When Thrifty Drug and Discount Store had its grand opening here last week in the Lynwood Towne Center, there were lots of smiling city officials on hand and prizes for customers. Officials say the celebration was a long time in coming.
The discount store’s opening marked the end of more than 15 years of little progress by the Lynwood Redevelopment Agency in bringing a major shopping center to this low- to moderate-income, predominantly minority city of 58,000. Latinos make up 43% of the population, blacks 35% and whites 20%.
“It has been a struggle,” City Councilman E. L. Morris said in an interview before the opening.
Morris, 75, has served on the five-member City Council for 17 years, longer than any of other current members.
The council also acts as the city’s Redevelopment Agency, which was formed in 1973. That same year, a redevelopment area was declared along Long Beach Boulevard, including the section that is now Towne Center.
Under state law, city officials can designate any part of town that is considered a slum or blighted as a redevelopment project area. Once that happens, the Redevelopment Agency has the right to capture the county taxes on any subsequent increase in property values. As the property is upgraded and new construction gets under way, the additional taxes--known as the tax increment--goes to the agency to finance subsidies or begin new projects.
The redevelopment area where Thrifty opened is a 10-acre site in the 13000 block of Long Beach Boulevard. It is bordered on the north by Imperial Highway, on the south by the Century Freeway--now under construction--and on the west by State Street.
Viva Market, a subsidiary of Boys Market, is under construction next to Thrifty and is scheduled to open in mid-July, said Jeff Armour, senior project manager for the center’s developer, Hopkins Development Co. of Newport Beach.
The Towne Center project includes about 101,000 square feet of store space valued at about $11 million, Armour said.
In addition to Thrifty and Viva, at least 10 other businesses, including a video store, a linen shop, a shoe store and a fried chicken restaurant have opened or are planned, Armour said.
The area was once known as the city’s downtown. During the mid-'70s, the Redevelopment Agency floated bonds and spent $1.5 million to purchase the small businesses and light industry that occupied the site. The buildings were demolished, but the land remained vacant.
The agency started negotiations with Hopkins in 1982, and final agreement was reached last year, Assistant City Manager Don Fraser said. The land was resold to Hopkins, also for about $1.5 million, Fraser said.
Had the land been sold on the open market, it probably would have brought four times that price. But redevelopment law allows agencies to sell at lower prices as a means of attracting developers, because the cities will eventually make up the difference and more from additional sales taxes, Fraser explained.
When the center is in full operation, the city estimates that it will receive $100,000 to $150,000 in sales taxes annually, he said.
In hindsight, the agency probably made a mistake by demolishing all the buildings on the land without first having a developer ready to proceed, Fraser said. The city lost several years’ worth of sales taxes that it could have been getting from the existing businesses, he said.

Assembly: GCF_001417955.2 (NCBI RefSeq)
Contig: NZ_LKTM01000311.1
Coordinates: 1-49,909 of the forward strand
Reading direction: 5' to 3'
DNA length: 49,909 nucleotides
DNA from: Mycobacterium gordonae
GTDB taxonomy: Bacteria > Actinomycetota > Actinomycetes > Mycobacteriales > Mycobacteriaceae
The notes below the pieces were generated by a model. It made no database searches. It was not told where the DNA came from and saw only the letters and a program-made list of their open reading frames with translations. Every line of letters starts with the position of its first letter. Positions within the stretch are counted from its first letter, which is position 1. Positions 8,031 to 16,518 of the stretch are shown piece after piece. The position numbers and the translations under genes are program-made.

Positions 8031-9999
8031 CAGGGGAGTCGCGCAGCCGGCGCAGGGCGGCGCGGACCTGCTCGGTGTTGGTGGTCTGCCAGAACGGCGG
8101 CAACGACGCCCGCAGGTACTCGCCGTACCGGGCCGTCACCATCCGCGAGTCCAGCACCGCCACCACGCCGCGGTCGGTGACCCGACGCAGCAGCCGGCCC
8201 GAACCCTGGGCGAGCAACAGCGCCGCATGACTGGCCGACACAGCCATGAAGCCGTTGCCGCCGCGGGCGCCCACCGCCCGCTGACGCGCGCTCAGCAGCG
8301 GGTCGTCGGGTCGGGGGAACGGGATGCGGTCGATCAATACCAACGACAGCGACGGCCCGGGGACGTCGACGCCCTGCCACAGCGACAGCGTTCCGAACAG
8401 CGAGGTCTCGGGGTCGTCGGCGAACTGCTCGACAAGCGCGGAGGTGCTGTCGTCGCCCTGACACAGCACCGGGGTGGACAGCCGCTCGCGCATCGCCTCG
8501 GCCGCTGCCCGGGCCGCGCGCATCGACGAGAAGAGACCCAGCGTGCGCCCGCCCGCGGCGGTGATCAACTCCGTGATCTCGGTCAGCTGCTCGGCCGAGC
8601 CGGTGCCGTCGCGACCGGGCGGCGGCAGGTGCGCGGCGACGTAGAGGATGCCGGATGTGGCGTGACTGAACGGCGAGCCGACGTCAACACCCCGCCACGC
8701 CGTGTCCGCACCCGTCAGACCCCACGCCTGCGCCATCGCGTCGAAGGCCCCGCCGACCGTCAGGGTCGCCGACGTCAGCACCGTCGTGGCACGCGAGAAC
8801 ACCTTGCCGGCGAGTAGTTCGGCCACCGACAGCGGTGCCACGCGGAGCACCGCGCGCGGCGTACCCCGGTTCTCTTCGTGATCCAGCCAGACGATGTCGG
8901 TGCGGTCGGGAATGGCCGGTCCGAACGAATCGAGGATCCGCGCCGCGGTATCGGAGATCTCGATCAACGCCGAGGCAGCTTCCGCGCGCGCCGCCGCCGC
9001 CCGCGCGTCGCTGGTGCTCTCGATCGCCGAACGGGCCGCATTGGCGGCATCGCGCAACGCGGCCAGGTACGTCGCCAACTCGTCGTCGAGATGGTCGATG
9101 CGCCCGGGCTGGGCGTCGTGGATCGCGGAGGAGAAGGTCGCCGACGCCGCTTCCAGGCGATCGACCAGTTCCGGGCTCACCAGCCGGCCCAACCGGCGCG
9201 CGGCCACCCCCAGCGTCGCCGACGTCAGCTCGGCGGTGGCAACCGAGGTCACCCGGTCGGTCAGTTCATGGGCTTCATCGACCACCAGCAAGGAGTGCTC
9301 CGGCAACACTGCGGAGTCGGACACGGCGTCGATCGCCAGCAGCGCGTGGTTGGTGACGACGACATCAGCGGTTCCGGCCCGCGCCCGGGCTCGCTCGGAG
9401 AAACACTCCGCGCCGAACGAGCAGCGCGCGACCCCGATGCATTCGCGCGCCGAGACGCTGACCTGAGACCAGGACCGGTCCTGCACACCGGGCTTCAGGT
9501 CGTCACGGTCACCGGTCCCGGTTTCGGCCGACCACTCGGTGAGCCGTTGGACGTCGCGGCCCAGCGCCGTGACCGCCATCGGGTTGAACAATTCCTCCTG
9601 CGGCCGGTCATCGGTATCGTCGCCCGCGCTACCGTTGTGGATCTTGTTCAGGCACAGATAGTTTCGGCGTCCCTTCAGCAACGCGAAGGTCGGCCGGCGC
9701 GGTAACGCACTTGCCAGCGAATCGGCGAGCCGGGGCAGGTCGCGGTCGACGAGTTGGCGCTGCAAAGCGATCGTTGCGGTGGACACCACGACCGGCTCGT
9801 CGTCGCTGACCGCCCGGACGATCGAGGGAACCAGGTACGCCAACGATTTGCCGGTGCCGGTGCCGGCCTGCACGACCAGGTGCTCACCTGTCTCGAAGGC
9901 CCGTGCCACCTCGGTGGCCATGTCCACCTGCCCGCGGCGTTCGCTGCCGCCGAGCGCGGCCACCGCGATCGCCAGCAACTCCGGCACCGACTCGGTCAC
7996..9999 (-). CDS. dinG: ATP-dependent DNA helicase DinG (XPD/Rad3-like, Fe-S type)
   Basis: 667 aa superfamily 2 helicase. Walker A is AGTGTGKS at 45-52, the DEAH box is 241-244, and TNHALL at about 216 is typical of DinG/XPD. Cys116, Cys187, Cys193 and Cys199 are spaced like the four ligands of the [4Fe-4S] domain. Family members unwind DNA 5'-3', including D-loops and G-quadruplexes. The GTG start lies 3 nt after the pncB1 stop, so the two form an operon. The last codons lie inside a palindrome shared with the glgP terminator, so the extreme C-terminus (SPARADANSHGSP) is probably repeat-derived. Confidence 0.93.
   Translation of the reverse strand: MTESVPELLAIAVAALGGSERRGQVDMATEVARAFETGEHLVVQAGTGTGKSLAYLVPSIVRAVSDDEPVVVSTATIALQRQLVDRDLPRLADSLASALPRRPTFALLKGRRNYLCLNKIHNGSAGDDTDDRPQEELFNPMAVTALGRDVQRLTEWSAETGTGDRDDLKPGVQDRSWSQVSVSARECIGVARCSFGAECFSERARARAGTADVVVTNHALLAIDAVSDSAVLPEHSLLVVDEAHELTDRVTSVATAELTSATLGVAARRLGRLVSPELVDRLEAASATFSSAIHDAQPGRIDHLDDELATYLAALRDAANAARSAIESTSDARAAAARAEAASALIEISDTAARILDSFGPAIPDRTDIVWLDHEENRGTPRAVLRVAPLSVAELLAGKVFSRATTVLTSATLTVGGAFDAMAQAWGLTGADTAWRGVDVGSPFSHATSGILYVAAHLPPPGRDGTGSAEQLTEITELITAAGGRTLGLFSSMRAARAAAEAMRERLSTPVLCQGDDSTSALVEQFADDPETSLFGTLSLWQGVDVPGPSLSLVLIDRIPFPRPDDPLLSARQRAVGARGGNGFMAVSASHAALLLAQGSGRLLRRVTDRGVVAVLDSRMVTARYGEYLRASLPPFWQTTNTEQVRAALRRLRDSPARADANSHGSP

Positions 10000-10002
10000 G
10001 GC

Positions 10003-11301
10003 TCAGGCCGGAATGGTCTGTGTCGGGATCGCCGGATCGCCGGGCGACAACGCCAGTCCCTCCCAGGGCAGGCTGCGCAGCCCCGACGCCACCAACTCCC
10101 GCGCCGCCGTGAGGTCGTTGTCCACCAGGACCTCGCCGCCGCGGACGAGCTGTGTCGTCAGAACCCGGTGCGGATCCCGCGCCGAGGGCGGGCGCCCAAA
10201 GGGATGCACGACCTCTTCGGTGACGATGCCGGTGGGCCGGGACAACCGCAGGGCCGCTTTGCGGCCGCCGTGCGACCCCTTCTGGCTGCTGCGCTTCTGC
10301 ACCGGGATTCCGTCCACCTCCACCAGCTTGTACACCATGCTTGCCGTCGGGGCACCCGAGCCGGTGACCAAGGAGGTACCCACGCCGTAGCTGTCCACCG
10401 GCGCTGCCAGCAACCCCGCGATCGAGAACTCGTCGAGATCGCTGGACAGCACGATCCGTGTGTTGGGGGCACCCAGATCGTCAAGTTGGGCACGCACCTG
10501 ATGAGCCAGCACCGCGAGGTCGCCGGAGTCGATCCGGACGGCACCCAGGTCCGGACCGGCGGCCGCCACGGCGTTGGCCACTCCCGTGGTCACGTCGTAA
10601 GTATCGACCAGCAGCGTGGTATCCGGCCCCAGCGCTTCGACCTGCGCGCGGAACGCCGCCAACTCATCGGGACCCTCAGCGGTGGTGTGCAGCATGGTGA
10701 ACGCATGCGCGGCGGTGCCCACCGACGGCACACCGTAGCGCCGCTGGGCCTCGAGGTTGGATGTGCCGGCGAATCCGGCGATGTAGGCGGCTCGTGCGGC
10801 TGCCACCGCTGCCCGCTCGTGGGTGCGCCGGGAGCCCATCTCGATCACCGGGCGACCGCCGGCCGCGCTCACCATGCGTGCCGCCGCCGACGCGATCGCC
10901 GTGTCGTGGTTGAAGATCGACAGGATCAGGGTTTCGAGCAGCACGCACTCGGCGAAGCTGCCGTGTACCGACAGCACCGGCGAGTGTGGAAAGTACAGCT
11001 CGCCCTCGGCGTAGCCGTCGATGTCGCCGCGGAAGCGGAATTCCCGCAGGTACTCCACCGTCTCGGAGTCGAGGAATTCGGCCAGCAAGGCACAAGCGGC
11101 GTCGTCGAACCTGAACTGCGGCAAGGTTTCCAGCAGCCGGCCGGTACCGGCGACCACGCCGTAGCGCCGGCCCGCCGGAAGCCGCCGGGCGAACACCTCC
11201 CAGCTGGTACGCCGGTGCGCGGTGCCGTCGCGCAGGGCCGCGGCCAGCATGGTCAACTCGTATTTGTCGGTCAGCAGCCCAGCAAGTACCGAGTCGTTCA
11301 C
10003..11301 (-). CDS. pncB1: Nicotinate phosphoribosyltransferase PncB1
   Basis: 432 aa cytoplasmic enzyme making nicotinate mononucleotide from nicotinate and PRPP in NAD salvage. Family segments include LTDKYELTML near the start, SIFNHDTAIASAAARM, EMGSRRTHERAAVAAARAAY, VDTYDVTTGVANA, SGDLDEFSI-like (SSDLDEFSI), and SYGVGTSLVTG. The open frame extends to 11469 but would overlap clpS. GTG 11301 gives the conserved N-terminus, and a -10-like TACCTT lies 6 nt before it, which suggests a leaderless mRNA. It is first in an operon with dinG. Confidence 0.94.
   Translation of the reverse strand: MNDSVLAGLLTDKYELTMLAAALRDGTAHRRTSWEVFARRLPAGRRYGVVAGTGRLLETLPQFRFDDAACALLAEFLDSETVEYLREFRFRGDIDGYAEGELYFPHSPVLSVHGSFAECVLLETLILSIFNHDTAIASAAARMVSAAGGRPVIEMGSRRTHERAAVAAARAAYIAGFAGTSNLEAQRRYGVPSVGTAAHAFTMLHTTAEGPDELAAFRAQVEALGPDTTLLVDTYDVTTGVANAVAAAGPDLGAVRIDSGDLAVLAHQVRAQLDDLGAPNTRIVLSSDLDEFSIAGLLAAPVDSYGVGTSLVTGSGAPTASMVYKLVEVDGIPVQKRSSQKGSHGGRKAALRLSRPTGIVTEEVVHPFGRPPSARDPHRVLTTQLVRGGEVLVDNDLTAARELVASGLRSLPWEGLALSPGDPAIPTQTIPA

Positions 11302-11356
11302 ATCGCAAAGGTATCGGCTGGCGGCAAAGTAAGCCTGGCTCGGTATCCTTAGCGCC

While discussions with developers and feasibility studies continued, the land remained vacant until Hopkins started construction a little more than a year ago.
“The area was collecting weeds while the agency had studies done and hassled over who was going to be the developer,” Councilman Robert Henning said.
But other factors also slowed the development process, officials said.
The proposed Century Freeway cut a path through the center of the city, causing the removal of thousand of homes. As homes were purchased and demolished by the state for freeway construction, a majority of the residents moved from the city.
Construction on the freeway, begun in 1982, also stopped for a number of years while officials worked out a settlement in a lawsuit over replacement housing. The freeway is scheduled for completion in 1993.
The uncertainty of freeway construction made developers leery about coming to Lynwood, Fraser said.
However, with a freeway entrance under construction about two blocks south of the Lynwood Towne Center, officials and developers are optimistic that the thoroughfare will bring in lots of shoppers, he said.
But Armour said the majority of customers are expected to come from within the city limits.
Hopkins officials are also optimistic that additional customers will come to the center if the city is able to develop an adjacent movie theater and office building, Armour said.
The agency has held preliminary discussions on the proposal with Arcon Developers of Huntington Beach, said Kenrick Karefa-Johnson, acting community development director.
“The theater would be great. People in Lynwood must now go to Long Beach or Cerritos to see a film,” Karefa-Johnson said.
To further spruce up the 67-year-old downtown, the city early this year started a $400,000 facade improvement project for businesses across the street from the Towne Center.
Businesses on the east side of Long Beach Boulevard are eligible to apply for loans up to $50,000 at 6% interest for seven years from a local bank under the city-sponsored rehabilitation program.
“We are going in the right direction now. We are optimistic the new efforts will bring dollars into the city,” Councilwoman Evelyn Wells said.